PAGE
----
LONDON -- You will remember the Queen, right?
You will remember Daniel Craig as James Bond, walking into Buckingham Palace and escorting Queen Elizabeth into a helicopter, as her Corgis look on, cocking their heads.
You will remember the helicopter flying over the Olympic Stadium. And you will remember the Queen - OK, a stuntman had been subbed in at that point - parachuting into the Games of the XXX Olympiad.
Only England could have staged this one. Only England could have thought of parachuting royalty.
Only England could have spliced Shakespeare and the Sex Pistols, Winston Churchill and Charlie Chaplin, the inventor of the Internet and Mr. Bean.
Only England could have opened with the Queen and closed with Paul McCartney.
Only England could have followed Beijing, come to think of it.
Better? Who can possibly say? But it was funnier, that's for sure.
London took the wraps off its third Olympics Friday night with a wink and a nudge, a history lesson and a fart joke.
Yes, a fart joke. And a dancing celebration of national health care. And a legion of flying Mary Poppinses vanquishing a giant Lord Voldemort.
England knew it could never match Beijing for majesty. So it went for other things instead.
It went for honesty, or a passing stab at it anyway, leaving out the imperialism and whatnot. But there was a real live Industrial Revolution, with massive smokestacks and ruined landscapes and broken laborers.
It went for charm, and nobody has ever done charm better, from Charles Dickens on down. J.K. Rowling was at the ceremony, reading an excerpt from Peter Pan, in a perfect - and perfectly sweet - reminder that this is a nation of storytellers.
It went for humor without apology, and when has an Opening Ceremony ever made you laugh out loud? This one did. It was pure slapstick in parts, as when Rowan Atkinson (Mr. Bean) led the orchestra in a hilarious rendition of Chariots of Fire.
Even the James Bond entrance required a sense of humor from, above all, Queen Elizabeth. You wonder who had the nerve to approach her with the idea?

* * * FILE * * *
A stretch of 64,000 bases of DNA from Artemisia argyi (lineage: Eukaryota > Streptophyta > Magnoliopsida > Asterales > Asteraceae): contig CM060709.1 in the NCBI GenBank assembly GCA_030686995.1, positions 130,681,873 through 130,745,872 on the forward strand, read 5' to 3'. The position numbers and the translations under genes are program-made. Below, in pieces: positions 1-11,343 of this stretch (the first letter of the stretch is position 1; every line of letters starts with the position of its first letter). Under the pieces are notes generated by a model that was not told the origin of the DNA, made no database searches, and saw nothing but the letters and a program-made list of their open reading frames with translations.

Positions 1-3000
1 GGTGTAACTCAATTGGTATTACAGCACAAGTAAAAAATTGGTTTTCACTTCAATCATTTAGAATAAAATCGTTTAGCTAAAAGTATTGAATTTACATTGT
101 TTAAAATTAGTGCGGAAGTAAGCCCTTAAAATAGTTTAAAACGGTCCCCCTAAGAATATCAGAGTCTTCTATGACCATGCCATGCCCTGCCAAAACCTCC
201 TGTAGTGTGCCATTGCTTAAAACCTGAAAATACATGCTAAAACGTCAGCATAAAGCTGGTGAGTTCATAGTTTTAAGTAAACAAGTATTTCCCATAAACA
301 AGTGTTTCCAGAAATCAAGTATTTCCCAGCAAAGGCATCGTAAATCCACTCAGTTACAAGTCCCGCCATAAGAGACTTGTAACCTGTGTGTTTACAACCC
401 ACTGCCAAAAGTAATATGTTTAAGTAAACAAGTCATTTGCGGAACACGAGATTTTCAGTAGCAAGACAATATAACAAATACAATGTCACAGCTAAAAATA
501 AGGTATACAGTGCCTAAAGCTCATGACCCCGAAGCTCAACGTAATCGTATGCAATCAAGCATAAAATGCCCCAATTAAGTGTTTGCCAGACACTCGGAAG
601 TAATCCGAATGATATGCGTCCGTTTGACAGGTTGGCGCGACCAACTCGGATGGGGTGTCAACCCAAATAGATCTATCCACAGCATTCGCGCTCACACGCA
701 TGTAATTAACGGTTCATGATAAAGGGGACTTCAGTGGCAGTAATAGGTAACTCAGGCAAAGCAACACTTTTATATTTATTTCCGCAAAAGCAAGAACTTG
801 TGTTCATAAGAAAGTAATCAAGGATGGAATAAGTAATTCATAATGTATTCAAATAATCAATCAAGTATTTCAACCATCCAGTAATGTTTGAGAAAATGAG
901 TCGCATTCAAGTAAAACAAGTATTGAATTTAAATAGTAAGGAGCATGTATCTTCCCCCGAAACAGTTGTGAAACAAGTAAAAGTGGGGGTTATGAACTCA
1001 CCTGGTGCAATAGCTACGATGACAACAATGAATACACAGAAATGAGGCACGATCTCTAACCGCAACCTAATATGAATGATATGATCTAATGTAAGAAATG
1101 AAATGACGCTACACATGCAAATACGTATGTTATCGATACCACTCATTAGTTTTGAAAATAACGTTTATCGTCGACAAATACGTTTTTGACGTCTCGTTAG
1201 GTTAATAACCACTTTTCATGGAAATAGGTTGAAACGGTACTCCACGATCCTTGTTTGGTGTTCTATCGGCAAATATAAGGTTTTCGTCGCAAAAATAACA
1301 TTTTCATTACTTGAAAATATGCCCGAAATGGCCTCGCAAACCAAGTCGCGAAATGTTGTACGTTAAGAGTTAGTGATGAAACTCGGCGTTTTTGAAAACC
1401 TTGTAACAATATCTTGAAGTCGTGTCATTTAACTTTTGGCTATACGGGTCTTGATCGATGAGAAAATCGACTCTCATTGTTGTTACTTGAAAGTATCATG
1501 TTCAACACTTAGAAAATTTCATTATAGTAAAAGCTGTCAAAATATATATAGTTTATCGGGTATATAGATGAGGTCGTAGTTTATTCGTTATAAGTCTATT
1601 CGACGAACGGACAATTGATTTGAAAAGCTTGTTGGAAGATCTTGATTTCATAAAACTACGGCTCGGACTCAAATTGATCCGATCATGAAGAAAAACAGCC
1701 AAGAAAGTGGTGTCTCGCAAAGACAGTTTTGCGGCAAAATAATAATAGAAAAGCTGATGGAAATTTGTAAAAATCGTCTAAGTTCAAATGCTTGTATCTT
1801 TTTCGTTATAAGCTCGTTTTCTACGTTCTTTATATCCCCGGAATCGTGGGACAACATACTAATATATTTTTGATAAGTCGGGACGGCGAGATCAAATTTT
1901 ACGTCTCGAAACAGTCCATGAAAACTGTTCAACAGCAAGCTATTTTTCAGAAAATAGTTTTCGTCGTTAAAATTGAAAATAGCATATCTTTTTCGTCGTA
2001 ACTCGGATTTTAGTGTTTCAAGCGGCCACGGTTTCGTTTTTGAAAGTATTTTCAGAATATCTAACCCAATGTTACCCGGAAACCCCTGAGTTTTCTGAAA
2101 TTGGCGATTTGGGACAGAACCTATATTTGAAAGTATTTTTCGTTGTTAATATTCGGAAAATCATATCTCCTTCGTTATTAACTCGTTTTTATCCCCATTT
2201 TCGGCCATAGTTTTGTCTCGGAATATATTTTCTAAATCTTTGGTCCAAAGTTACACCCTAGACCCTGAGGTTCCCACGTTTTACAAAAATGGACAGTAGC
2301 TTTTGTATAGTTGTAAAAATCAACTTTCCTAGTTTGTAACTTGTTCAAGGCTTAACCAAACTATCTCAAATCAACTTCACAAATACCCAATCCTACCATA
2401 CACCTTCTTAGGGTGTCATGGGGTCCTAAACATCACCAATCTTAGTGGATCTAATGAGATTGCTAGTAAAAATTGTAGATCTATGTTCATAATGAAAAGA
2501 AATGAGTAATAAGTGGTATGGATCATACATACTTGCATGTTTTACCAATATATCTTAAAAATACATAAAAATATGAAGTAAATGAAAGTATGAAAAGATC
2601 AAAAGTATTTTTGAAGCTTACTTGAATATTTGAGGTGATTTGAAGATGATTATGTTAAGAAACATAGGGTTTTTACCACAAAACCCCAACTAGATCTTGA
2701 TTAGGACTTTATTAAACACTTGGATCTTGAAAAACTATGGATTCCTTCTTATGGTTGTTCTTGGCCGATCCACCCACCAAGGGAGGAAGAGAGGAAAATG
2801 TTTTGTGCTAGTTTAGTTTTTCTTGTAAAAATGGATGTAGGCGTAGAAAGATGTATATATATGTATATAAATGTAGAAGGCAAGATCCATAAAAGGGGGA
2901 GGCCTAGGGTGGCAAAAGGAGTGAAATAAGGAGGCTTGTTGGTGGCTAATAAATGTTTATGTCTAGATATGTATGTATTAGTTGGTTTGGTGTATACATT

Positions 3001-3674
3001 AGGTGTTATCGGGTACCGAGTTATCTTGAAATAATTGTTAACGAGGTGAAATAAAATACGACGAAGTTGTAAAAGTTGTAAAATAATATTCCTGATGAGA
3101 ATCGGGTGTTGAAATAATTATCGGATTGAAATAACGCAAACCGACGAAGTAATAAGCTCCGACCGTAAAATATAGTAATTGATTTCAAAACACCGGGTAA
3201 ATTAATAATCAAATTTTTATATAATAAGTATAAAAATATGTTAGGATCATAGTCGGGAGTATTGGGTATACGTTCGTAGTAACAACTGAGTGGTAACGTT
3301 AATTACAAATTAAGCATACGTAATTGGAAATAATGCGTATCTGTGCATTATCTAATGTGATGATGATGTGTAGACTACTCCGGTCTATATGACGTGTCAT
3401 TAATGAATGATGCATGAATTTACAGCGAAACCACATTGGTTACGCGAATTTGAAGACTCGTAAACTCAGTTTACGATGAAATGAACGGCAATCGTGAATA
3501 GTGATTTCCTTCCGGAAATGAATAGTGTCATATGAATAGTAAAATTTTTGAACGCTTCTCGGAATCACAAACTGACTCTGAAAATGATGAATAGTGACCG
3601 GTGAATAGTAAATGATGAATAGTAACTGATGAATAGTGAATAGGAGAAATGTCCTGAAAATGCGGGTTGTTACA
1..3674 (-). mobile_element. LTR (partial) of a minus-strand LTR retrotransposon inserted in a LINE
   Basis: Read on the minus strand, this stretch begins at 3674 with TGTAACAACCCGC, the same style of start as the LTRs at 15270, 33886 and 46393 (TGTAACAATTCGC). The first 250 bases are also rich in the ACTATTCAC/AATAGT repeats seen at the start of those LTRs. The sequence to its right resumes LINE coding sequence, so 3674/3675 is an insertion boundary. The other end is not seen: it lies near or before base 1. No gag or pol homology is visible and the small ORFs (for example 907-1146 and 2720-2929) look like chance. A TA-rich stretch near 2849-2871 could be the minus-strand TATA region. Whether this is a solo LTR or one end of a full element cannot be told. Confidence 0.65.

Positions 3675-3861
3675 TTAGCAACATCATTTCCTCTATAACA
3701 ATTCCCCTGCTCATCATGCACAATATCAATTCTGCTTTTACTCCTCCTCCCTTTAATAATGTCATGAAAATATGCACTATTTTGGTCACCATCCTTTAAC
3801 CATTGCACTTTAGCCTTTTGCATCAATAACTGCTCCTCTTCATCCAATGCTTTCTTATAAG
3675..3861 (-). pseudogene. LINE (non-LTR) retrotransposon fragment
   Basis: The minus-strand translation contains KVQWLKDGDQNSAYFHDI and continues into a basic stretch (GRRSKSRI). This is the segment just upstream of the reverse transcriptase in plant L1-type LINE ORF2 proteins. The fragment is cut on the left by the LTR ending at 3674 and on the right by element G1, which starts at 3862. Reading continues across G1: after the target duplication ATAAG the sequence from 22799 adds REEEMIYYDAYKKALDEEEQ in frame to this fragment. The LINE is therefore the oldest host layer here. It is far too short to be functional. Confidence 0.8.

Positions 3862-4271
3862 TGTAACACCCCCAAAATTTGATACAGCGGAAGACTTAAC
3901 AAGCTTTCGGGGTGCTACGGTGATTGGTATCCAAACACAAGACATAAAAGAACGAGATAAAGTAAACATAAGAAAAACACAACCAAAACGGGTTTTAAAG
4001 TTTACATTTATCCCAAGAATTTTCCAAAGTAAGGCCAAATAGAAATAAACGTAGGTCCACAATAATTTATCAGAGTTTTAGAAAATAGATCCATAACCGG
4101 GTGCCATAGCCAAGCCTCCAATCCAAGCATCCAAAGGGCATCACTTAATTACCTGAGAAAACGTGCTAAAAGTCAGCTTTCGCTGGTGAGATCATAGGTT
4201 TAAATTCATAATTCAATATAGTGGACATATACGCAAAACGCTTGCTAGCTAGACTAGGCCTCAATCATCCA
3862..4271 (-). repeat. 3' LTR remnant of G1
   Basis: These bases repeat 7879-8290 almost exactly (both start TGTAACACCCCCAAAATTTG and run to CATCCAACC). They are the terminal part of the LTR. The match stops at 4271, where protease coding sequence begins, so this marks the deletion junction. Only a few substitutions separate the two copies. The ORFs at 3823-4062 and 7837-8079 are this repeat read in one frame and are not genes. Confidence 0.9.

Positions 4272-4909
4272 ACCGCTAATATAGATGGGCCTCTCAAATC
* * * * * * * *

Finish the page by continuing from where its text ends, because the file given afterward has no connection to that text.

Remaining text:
"OK, Your Majesty, it's like this. We're going to have you and your dogs in the film, and we're going to load you in a helicopter, and ... "
Listen, it's silly to try to rank these events. Like picking your favorite parade. They don't give medals out for the best Opening Ceremony. Otherwise Michael Phelps would have won a few by now.
But London did well by this occasion. It did well by its history. And if the event wasn't as technologically jaw-dropping as the one four years ago, it resonated in a way that one did not.
The songs were familiar. The books were familiar. The movies and the jokes and the points of history. We all read Shakespeare and we all listened to the Stones. Or, if not the Stones, then Danny Boy.
So this was a nostalgic ceremony, more than most, before giving way to the sprawling athletes parade. The United States team looked snappy in classic blue. The crowd greeted it with warm applause.
The English team entered to David Bowie's "Heroes," decked out in aspirational gold. But that's as close to audacity as the evening came. Understatement was the theme of the night, right up to the end.
After months of speculation and wagering over which great British athlete would light the Olympic flame, the answer arrived: None of them. The seven logical contenders appointed seven kids. The kids then lit the flame.
Then on came McCartney, sitting at a piano, singing his familiar songs. It wasn't spectacular, but it was just the right touch. The whole world could sing along.
Geoff Calkins, columnist for the Commercial Appeal in Memphis, Tenn., is part of the Scripps team covering the London Olympics.